Agenda item

Medium Term Financial Strategy - Latest Position

A copy of a report to be considered by the Cabinet at its meeting on 17 September 2021 is attached for consideration by the Commission.  The Lead Member for Resources, Mr L. Breckon CC, has been invited to attend for this item.



The Commission considered a report of the Director of Corporate Resources which would be presented to the Cabinet at its meeting on 17th September 2021 regarding the 2021/22 revenue budget and capital programme monitoring position as at the end of July (period 4), and which sought approval to change to the previously agreed 2021-2025 capital programme and the approach to updating the Medium Term Financial Strategy (MTFS) for 2022 – 2026.  A copy of the report marked ‘Agenda Item 8’ is filed with these minutes.


In presenting the report, the Director highlighted the following:


·       The current revenue position was £6m better than previously reported to Cabinet at the end of period 2, but there remained a £12m overspend, primarily due to 2 key areas: the High Needs Block (Children & Family Services) and Adult Social Care (Adults & Communities).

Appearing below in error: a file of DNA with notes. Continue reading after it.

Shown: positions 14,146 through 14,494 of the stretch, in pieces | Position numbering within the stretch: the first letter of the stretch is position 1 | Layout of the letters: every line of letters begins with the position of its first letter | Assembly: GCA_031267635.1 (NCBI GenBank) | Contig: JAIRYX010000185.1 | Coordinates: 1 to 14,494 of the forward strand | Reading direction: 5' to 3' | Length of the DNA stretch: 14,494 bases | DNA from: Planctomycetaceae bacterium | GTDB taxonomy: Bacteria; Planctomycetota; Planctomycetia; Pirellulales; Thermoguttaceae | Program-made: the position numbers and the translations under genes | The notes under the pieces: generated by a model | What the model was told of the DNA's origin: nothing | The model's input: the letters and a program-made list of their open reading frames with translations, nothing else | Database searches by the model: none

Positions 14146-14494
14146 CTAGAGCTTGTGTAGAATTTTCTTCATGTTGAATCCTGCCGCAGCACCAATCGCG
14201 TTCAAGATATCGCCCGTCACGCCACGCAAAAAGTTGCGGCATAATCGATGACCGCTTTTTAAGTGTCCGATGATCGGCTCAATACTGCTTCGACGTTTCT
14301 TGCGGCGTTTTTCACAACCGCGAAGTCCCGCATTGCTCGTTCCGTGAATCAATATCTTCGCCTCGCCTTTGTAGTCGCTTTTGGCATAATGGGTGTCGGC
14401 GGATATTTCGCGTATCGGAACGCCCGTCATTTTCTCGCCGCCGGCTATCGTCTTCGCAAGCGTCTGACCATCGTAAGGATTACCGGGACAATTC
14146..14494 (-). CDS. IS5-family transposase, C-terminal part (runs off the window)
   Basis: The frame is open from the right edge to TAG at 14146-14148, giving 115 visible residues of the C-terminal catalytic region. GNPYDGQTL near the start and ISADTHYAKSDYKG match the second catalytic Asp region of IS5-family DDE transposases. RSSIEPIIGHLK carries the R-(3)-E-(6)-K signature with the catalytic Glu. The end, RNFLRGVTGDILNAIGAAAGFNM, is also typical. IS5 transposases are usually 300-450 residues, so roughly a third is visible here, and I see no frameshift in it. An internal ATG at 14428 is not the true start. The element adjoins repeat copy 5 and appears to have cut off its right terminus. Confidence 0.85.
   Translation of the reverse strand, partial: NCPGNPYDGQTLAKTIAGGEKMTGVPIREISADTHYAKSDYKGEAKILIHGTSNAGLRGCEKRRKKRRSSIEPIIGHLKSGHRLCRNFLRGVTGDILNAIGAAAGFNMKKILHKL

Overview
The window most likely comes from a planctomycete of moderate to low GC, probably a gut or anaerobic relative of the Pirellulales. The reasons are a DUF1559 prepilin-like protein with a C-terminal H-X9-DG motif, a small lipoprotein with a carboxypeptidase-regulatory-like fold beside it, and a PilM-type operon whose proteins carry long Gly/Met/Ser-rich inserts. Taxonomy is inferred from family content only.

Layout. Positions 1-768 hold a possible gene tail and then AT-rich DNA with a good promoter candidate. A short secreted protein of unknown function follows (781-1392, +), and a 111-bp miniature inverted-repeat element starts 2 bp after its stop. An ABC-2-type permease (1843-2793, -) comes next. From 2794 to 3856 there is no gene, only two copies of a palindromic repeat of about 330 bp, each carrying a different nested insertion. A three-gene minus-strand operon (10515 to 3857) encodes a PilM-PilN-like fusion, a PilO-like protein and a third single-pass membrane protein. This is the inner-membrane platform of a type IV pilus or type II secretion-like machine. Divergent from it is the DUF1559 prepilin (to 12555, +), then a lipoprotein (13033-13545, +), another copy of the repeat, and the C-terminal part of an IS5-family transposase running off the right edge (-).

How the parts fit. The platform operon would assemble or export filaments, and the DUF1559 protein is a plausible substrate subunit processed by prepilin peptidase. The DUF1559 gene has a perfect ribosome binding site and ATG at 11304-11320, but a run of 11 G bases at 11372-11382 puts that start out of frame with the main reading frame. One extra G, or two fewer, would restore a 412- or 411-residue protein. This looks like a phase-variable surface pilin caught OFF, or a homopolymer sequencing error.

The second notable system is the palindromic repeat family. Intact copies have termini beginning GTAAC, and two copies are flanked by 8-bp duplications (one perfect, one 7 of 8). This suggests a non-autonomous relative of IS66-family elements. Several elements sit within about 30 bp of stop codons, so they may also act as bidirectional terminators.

·       High Needs Block – A £6m overspend above the grant had been accounted for.  However, the overspend had now increased from £3m to £9m.  Whilst additional capacity had been and continued to be added to address the problem, use of costly, independent settings continued to increase.  This was a historical problem and whilst grant levels had risen, this did not match the pace of rising demand.

·       Adult Social Care – There had been little change to the £13m overspend previously reported.  The level of demand and the cost of services required both in home and residential care settings continued to rise.  As a result of Covid, some patients were being discharged earlier from hospital often with more complex needs placing additional pressure on the service.  Also, whilst less people were being placed in residential care homes in line with Council policy, providers were increasing their fees to compensate for falling numbers which added to the current position.  For home care services, during the last year additional Covid funding had been received from the NHS which had helped, but this was time limited.  Discussions with Health partners to secure additional income for the longer term continued, though this would not be sufficient to address the current overspend and pressure on this budget would likely continue in 2022.

·       The main change to the Capital Programme was the increase in expenditure for the two Melton road schemes.  This included establishment of a portfolio risk allocation to help manage the unavoidable risks associated with large complex schemes.  This also provided a greater level of transparency than including all the contingency within individual schemes.


Arising from discussion, the following points were made:


Revenue budget